Are you ticklish? Dr Emily Grossman shows you how to use the science of tickling to stop yourself squirming when you're tickled.
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Why do we feel ticklish? Why does it make us laugh? It’s hard to pin down a scientific definition – or explanation – of tickling. It’s a complex phenomenon, involving a range of sensory and neurological elements, which means it’s hard to identify why it evolved. Is it socially significant? Or an alarm system, warning us of things crawling on our skin?
Why can’t you tickle yourself? Dr Emily Grossman explains how your brain anticipates the movement of your hands, and suppresses the tickle response. Can you use the fact that you can't tickle yourself to stop other people being able to tickle you?
Dr Emily Grossman, science presenter and educator www.emilygrossman.co.uk @DrEmilyGrossman
Dr. Emily Grossman is an expert in molecular biology and genetics, with a Triple First in Natural Sciences from Queens' College Cambridge and a PhD in cancer research. She also trained and worked as an actress, and now combines her skills in her work as a science broadcaster and educator; teaching maths and all three sciences at all academic levels and explaining science for a wide range of TV and radio programmes. She recently completed a season as resident science expert on ITV's The Alan Titchmarsh Show, and was a member of the panel of experts for two series of Sky1's celebrity panel show Duck Quacks Don't Echo, hosted by Lee Mack. She has appeared as a science expert on ITV's This Morning, Channel 4’s Food Unwrapped, Sky News, BBC1's The One Show, and London Live’s Not the One Show, has been interviewed several times on Radio 4’s Last Word, Radio 5 live’s Daily Bacon, BBC World Service’s Newshour and LBC Radio, and is a regular guest on the Guardian Science Weekly podcast.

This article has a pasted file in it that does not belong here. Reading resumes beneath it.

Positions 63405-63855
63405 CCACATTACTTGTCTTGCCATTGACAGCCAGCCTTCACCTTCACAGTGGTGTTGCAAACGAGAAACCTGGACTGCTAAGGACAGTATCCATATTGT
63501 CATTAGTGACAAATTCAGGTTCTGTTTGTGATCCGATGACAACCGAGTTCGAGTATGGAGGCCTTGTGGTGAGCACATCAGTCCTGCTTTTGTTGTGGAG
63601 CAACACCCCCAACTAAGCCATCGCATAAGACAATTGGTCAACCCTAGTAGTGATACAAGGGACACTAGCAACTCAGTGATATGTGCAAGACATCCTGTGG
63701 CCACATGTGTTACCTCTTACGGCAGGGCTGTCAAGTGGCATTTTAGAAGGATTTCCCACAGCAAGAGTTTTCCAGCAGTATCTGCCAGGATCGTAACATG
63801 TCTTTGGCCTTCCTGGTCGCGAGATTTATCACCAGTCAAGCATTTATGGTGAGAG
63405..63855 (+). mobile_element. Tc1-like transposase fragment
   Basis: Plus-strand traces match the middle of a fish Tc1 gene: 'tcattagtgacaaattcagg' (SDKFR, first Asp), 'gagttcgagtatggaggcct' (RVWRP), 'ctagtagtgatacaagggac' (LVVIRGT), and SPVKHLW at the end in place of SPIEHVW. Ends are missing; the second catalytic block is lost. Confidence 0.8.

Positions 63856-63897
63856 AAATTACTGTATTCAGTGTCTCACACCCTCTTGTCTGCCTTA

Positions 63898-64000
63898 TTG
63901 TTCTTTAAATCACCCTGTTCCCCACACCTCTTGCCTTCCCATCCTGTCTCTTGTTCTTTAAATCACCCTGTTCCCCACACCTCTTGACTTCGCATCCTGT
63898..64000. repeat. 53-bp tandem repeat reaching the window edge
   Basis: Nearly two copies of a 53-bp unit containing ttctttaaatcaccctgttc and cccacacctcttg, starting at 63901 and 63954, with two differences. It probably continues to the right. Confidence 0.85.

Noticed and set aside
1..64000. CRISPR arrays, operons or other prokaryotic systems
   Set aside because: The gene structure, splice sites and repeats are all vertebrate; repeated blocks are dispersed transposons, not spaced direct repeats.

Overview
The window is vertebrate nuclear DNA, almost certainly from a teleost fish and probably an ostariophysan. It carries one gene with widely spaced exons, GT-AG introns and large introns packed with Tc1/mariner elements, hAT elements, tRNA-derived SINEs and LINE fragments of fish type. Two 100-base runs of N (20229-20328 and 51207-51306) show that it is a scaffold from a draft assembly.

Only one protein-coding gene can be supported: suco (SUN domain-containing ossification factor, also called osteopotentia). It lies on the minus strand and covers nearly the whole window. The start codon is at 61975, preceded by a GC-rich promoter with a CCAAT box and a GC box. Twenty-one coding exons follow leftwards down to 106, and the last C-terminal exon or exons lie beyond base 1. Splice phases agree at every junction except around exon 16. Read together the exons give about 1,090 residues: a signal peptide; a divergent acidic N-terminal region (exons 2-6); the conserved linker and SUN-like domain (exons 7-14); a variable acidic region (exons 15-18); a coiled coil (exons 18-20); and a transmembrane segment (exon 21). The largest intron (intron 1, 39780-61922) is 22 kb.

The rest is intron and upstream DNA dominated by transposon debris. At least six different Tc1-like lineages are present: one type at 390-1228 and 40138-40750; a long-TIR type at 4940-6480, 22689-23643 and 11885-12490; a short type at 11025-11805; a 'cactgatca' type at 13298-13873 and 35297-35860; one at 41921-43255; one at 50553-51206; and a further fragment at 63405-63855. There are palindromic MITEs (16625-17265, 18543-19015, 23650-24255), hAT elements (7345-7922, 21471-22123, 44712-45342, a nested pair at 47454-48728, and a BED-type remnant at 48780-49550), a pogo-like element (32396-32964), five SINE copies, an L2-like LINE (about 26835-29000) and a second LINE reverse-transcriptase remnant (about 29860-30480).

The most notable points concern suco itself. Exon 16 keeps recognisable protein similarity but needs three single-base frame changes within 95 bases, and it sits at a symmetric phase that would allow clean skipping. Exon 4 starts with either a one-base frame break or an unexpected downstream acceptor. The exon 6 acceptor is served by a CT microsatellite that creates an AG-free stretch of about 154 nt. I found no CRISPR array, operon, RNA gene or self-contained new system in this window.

Emily has hosted science events for the Academy of Medical Sciences and at the Royal College of Physicians in Edinburgh, she has run workshops and given talks for The Royal Institution, she has performed at Science Showoff at the Bloomsbury Theatre, and she has presented many interactive science shows in schools and at science festivals. She is also a communication skills trainer for the Famelab International science communication competition - running master-classes for competition finalists across the globe - and is a judge for the Institute of Ideas Debating Matters Competition. Emily has taught science and maths at two London schools and the Manchester Science Museum, and has tutored over 150 private students. She is also the new voice of Oxford University Press’s online resource, MyMaths.
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